DL: What are the biggest challenges in your league right now?
KRD: Looking back now, we wish we would have waited to break into teams until we had more players who were skilled skaters. We struggle with getting enough players on each team who have passed MST’s and are bout ready. We have reorganized our Training Committee to be more focused on player needs and getting everyone up to the safe skills they need to be bout ready. We also struggle with the military way of life. So often our players and coaches are called to duty to serve their country and they have to put derby on hold.

We have lost key players and coaches so we just try and pick up the pieces the best we can and keep moving forward. This is a highly mobile environment and pretty soon those of us who started this league won’t be around anymore to see it continue.

DL: What has been the most fun for you in your league, so far?
KRD: There are so many things that I could think of but ultimately the most fun is that we started something here on this small island that has brought so many out of their shells. Most people don’t know this, but when a family is sent to an overseas location many families have to give up their hobbies/jobs/activities they had stateside. Spouses follow their husbands here for their job, but many times they find themselves bored with nothing to do and Roller Derby fills that hole. I am sure this is true of many leagues but Roller Derby allows you to meet people you might not normally interact with in your everyday life. With all of us being so far away from family and friends, Kokeshi Roller Dolls is a way to take away the homesickness!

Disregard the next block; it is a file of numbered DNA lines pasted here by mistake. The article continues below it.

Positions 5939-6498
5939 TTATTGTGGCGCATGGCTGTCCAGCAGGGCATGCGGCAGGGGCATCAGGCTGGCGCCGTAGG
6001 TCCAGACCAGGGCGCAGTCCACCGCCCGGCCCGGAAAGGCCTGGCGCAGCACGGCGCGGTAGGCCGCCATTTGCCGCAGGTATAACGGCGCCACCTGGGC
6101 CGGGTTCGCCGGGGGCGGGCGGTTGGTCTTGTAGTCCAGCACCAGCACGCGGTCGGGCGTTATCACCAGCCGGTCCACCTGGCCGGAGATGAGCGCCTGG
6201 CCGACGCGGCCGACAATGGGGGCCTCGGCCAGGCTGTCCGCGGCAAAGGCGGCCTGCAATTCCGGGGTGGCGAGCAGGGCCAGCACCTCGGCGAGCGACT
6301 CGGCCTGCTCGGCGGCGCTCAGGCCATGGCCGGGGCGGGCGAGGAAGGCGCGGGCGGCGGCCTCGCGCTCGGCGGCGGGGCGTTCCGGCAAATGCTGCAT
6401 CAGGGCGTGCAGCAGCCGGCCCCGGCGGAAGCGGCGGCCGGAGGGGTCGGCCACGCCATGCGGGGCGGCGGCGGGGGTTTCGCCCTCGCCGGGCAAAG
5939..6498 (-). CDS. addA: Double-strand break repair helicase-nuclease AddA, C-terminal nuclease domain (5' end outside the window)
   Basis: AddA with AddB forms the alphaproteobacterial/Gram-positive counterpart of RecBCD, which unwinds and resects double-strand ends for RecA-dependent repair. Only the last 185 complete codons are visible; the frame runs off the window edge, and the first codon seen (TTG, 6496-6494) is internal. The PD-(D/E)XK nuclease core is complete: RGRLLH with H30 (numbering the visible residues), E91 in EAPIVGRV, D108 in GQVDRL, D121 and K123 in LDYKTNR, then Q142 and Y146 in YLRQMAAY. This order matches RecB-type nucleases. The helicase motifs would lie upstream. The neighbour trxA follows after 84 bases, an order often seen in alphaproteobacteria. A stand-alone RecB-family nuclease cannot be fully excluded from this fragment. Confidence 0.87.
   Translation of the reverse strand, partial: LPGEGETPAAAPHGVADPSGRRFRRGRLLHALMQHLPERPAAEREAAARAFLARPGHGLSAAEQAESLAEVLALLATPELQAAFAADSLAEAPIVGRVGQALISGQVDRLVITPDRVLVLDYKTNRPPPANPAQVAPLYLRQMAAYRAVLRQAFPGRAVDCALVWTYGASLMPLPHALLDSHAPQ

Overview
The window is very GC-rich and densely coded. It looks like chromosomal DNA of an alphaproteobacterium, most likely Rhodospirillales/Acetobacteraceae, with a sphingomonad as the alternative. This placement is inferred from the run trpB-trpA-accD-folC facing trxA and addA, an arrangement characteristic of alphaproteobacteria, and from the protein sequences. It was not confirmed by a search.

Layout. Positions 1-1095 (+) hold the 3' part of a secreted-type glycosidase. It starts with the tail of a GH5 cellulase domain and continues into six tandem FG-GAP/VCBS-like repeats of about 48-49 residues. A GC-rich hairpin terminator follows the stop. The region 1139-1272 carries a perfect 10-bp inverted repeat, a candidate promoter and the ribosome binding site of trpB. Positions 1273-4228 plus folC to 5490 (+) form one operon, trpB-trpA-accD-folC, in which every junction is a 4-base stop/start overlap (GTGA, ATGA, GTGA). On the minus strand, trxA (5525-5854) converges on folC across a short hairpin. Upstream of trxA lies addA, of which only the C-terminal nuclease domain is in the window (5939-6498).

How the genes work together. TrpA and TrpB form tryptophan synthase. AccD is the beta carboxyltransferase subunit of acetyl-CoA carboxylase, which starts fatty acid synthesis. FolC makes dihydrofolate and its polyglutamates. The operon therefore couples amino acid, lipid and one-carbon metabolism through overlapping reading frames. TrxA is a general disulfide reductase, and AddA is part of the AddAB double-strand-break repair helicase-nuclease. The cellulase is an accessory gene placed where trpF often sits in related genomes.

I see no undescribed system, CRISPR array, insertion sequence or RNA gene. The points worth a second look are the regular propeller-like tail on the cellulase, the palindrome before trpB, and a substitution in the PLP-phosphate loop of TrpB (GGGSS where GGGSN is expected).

DL: What can the wider global roller derby community do to help you grow?
KRD: We would love to be able to either travel to leagues near us or have them come here so we can combine our knowledge and skills so that Roller Derby takes over the Pacific!

Kansha no kotoba!

KRD: We want to thank the worldwide roller derby community for all of their help and support, getting KRD started. We wouldn’t be where we were today if we didn’t have their help. We are a small island with unique issues that don’t affect most other leagues, so we are just excited to be here doing what we love!

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Asa Spades